Book Talk: Isabel Allende makes fun of mystery genre in 'Ripper'
NEW YORK Feb 13 (Reuters) - Famous for using magic realism in novels like "The House of the Spirits", Chilean-American author Isabel Allende experiments with writing a mystery in her latest work "Ripper".
The book, named after a real online game, puts readers in contemporary San Francisco where a series of murders occur that loosely follow an astrological prediction.
A group of Ripper players begin to latch onto the clues to unmask the killer's identity.
Reuters spoke to Allende about her motivation, plot line and the writing process.
Q: What made you decide to write a mystery?
A: I wanted to write a book with my husband, William Gordon, who has written several mysteries that have been translated. Very soon, we realized this was impossible and we wound up fighting like dogs. He writes in English with an attention span of 11 minutes. I write in Spanish for 11 hours. I would wind up doing all the work and he would get half the credit - not a good deal for me!
I start my books on January 8. But by January 7, we had been fighting so much that he went to his room to work on his sixth mystery novel, while I went to mine to write my first.
Together we couldn't write anything else because he only writes mysteries.
Q: How did you approach the process of writing this book differently from some of your other works?
A: I had approached this book tongue-in-cheek because I'm not a fan of mysteries. I read a few mysteries to prepare myself for this book.
The most interesting ones recently have been written by Scandinavians, particularly Stieg Larsson and Jo Nesbo. I found those books to be really gruesome, violent and dark.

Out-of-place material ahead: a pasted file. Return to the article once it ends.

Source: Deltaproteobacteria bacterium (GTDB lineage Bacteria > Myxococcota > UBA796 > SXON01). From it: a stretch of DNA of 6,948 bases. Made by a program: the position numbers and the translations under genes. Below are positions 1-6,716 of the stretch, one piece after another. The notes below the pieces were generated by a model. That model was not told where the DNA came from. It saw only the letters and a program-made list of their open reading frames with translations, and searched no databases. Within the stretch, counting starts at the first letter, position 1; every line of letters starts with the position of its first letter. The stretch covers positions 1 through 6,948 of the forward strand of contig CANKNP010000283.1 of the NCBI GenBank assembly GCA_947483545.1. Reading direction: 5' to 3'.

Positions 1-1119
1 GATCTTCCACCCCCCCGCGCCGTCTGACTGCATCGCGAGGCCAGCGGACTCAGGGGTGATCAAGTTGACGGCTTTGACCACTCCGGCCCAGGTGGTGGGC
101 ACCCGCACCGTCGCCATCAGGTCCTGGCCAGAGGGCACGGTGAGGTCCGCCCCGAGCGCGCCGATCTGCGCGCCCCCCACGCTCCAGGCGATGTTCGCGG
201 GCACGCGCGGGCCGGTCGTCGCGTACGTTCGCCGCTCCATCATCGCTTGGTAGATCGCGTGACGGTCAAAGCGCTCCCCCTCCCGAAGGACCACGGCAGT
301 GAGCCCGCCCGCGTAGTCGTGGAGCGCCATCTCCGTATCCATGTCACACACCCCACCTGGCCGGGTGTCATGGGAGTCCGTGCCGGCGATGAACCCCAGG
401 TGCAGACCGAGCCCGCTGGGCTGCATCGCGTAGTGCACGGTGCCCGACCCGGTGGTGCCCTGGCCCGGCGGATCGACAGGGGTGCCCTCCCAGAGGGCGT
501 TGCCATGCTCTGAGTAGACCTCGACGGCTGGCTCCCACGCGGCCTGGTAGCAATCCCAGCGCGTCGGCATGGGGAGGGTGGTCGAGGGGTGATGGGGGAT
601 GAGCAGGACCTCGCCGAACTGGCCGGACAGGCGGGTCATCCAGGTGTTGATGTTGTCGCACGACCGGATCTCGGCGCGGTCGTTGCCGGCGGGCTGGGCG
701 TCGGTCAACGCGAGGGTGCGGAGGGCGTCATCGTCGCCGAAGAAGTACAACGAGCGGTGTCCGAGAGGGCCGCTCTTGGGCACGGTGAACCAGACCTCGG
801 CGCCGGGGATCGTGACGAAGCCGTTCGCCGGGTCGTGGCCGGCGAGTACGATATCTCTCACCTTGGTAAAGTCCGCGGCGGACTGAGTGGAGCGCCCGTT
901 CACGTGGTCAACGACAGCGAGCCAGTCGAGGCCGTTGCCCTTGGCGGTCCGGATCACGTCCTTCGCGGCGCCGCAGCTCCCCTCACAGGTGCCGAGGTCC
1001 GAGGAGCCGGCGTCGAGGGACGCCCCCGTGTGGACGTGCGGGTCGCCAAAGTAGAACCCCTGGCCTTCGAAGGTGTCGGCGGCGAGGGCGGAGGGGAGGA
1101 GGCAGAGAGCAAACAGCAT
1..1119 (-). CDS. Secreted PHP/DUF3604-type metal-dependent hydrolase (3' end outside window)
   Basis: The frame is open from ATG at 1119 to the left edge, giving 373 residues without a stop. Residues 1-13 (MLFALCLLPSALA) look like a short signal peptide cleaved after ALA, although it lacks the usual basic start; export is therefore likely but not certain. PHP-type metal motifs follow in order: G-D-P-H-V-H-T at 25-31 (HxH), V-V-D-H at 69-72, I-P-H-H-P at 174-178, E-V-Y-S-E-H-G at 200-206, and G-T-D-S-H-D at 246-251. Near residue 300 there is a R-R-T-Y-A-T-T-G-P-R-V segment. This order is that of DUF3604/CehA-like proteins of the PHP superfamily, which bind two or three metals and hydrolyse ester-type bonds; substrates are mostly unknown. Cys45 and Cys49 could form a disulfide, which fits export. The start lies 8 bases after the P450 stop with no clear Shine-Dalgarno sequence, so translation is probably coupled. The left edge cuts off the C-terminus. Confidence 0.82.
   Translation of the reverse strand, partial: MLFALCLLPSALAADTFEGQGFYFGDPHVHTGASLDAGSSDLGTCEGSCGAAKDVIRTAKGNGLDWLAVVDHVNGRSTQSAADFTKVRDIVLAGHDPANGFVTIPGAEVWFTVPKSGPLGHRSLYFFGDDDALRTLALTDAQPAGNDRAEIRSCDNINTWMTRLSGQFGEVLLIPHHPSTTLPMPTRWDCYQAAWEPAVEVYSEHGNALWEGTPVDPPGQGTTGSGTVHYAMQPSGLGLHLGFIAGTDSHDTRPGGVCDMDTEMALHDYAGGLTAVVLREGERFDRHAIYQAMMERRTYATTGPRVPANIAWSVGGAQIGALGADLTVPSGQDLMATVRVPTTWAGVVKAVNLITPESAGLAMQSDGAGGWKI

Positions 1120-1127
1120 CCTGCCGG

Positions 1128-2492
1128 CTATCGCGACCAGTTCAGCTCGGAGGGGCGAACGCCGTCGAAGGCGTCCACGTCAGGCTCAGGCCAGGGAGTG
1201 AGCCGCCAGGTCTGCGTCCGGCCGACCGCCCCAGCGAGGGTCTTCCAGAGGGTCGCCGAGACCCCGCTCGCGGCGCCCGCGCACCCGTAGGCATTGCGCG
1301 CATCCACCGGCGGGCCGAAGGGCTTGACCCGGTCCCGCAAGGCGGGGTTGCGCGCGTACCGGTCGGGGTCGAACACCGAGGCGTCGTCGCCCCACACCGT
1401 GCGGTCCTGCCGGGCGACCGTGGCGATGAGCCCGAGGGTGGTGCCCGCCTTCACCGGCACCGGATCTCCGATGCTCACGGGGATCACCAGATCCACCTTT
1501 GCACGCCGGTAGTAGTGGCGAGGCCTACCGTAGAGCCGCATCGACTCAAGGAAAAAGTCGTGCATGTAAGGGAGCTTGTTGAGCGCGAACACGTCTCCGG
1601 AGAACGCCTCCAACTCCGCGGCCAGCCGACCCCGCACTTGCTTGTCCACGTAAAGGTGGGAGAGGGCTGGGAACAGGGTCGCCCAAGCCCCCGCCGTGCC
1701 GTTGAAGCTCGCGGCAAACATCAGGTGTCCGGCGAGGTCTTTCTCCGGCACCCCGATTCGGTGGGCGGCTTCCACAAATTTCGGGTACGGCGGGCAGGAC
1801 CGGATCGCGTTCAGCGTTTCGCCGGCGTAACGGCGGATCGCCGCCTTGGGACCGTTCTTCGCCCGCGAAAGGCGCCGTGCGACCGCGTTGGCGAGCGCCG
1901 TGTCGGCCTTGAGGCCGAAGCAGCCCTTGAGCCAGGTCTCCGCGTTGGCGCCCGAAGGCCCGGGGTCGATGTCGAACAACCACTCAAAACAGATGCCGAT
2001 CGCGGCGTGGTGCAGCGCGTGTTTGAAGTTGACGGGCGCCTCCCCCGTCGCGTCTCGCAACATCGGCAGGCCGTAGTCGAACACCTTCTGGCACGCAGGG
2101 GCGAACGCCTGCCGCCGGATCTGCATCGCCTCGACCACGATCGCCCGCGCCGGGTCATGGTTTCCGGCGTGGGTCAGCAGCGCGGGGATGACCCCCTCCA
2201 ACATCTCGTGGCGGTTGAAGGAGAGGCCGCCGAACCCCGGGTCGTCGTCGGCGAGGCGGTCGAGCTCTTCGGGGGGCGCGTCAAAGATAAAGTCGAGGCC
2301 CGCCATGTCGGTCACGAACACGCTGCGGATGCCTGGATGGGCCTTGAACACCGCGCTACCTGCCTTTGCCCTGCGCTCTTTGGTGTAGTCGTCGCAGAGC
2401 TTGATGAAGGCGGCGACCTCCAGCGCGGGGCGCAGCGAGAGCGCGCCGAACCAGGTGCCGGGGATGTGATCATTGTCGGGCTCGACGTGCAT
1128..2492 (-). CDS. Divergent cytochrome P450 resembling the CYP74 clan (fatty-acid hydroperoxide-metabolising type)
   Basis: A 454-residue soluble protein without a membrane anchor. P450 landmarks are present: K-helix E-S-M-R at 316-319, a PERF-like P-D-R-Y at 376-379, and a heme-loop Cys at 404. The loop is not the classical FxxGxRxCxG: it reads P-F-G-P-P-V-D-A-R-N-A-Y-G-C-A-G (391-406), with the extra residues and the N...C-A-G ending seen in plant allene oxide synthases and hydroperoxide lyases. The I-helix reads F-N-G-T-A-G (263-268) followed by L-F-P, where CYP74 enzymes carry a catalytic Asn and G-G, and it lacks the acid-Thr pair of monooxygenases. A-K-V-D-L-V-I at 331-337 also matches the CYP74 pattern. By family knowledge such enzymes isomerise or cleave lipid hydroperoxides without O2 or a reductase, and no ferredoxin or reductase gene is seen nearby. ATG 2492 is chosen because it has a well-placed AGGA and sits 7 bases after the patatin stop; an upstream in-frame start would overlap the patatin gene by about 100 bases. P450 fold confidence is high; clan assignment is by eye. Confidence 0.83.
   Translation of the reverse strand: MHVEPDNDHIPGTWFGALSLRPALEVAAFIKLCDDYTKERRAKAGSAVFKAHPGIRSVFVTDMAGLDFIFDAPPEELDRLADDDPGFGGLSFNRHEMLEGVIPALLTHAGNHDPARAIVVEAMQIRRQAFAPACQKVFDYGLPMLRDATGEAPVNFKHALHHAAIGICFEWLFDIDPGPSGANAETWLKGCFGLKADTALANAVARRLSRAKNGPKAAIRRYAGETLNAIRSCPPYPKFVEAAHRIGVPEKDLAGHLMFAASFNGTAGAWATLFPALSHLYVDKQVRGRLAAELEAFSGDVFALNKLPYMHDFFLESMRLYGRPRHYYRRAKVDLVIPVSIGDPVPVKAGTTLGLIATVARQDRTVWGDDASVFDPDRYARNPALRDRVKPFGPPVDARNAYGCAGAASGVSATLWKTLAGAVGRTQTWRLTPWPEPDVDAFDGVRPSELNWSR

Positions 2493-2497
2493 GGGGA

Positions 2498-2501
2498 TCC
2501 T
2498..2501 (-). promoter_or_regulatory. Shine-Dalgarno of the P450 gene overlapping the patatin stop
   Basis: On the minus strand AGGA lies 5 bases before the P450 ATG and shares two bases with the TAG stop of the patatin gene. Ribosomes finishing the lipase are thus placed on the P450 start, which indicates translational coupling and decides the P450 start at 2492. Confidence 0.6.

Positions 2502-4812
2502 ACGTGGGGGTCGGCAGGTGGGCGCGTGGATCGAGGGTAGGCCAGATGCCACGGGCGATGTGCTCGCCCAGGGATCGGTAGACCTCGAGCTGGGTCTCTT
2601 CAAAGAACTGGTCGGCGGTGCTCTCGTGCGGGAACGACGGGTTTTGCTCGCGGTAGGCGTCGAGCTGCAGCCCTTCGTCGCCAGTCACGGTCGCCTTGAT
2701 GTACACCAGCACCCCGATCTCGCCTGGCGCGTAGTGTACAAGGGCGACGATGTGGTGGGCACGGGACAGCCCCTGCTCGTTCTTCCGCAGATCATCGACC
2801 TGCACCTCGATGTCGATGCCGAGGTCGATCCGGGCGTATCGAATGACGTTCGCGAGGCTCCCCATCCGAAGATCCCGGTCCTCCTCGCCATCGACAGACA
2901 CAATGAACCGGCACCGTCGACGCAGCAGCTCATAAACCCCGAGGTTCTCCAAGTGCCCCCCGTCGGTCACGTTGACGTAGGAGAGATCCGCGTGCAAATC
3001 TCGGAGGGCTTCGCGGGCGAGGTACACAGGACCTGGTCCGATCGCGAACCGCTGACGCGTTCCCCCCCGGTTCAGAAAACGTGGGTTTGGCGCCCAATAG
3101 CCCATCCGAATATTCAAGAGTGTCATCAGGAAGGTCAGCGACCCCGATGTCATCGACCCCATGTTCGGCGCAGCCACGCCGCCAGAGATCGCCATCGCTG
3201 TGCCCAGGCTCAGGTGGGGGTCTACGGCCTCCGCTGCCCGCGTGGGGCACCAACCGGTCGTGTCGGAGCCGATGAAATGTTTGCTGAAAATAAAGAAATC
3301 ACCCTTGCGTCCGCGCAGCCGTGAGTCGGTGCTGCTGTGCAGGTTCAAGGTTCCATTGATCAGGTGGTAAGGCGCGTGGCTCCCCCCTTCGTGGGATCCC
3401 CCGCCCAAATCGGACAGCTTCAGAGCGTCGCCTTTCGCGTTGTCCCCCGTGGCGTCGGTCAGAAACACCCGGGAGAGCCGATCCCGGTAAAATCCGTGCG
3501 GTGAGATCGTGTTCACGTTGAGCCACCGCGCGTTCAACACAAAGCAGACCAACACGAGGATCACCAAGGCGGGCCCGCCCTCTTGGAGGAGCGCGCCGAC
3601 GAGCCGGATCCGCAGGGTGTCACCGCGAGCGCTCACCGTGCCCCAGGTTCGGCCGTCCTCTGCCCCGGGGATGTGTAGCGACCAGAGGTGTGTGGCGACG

I generally don't like formulas in books. You may be surprised by the killer's identity, but a mystery's formula never disappoints you. It is like a romance novel where you know there are sensual scenes and a happy ending.
Mysteries and romance novels are fantasies, and their characters tend to be caricatures. For a writer like myself, who is so much into character, relationships and research, I needed to write this book in my style and make fun of the genre.
Q: At what point did you know that the plot would work?
A: The plot came very early on when I saw my granddaughter playing Ripper, which is a real role-player game in which the players try to catch Jack the Ripper in London in 1888.
Let's then put all this action in San Francisco in 2012 and try to make it work. In the beginning, I was just rambling.
The murders in the book came to me individually. I didn't plan the whole series of crimes from the beginning. It just developed that way.
However, you never finish a novel - you just give up. There is a point where it didn't make sense to kill off anymore people.
I have heard that mystery writers plan every single word with everything mapped out before they start, but that was not the case with me.
Q: Which characters did you most appreciate developing?
A: The villain was the most interesting. But the character that I researched most was the Navy SEAL because I know nothing about the military. I found a Navy SEAL who was willing to talk to me. He just retired and that's why he could speak because they are very secretive. He was vaguely related to a person who works in my foundation.
The character that I loved the most is the grandfather because I love his relationship with his granddaughter, Amanda. Her character was somewhat inspired by one of my own teenage grandchildren, Andrea, when she was 15-years-old.
Q: Given how different Ripper is from your other works, did you ultimately enjoy writing a mystery?
A: I absolutely loved it! I attended a mystery writers' conference where I learned a lot and received help on the research. I loved the process and fun of it, it's nothing transcendent or serious. It's just enjoyment for me and the reader.
But I don't think I will go back to that genre in the near future. (Editing by Patricia Reaney and Sophie Hares)